A special adviser to the biological research center at the state-backed Riken institute said Saturday that he will resign, two days after an outside panel recommended disbanding the entity after two high-profile studies led by staff member Haruko Obokata had to be withdrawn from a British science journal.

But Shinichi Nishikawa, one of the four senior members of the Center for Developmental Biology in Kobe who were urged to quit Thursday by a committee investigating Riken, said he would not step down in line with the reform panel's recommendation.

"I decided to quit so I can speak freely. As an adviser, I need to speak on behalf of Riken," Nishikawa told Kyodo News.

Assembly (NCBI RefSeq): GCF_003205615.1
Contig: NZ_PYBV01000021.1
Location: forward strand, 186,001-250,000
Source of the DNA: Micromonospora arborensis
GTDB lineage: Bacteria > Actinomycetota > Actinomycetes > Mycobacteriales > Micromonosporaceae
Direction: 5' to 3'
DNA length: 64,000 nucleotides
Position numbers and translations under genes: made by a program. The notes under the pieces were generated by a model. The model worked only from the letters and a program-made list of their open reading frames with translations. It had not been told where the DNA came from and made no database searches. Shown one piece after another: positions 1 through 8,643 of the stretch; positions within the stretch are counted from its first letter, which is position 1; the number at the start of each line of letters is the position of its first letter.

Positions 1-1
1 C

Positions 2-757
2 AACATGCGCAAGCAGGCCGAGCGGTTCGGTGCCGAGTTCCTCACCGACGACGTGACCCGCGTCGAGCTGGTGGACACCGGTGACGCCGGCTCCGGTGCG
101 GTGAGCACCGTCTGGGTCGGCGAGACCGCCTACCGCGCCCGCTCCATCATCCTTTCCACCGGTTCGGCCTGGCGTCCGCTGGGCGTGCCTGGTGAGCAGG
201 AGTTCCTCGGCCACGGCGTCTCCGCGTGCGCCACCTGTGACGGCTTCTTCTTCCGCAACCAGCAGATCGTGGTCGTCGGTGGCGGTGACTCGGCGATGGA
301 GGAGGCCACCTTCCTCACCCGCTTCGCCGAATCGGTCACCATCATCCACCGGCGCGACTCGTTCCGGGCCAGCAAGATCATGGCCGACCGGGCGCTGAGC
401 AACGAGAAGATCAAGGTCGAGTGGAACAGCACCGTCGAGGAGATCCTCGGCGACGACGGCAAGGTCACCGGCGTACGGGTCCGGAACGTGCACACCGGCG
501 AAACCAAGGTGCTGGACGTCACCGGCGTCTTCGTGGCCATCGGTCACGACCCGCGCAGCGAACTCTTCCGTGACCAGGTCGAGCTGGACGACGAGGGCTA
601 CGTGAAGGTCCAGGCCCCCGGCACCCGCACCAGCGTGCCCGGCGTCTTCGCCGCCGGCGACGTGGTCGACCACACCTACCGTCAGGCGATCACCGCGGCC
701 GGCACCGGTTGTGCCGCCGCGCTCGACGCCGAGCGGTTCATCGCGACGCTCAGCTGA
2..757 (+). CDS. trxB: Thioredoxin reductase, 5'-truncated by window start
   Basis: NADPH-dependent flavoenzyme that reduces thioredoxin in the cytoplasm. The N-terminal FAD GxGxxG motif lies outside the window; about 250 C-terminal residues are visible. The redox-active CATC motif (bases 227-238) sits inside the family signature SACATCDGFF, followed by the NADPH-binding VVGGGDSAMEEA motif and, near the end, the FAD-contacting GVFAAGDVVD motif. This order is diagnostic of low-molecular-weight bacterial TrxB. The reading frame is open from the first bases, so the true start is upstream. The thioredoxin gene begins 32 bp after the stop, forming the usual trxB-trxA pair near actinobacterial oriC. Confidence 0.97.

Nishikawa was involved in recruiting Obokata, who became a research unit leader at the center in 2013.

Obokata was the lead author of two papers posted in the British science journal Nature in January that claimed to have successfully produced a new kind of stem cell. The so-called STAP, or stimulus-triggered acquisition of pluripotency, cells can develop into any type of tissue in mouses, her papers said.

Obokata recently agreed to retract the papers after discrepancies in them surfaced along with allegations of research misconduct.

The committee said Thursday that the CDB should be disbanded immediately because of its failure to prevent Obokata's misconduct.

The center was established in 2000 to carry out basic research on regenerative medicine and employs about 500 researchers.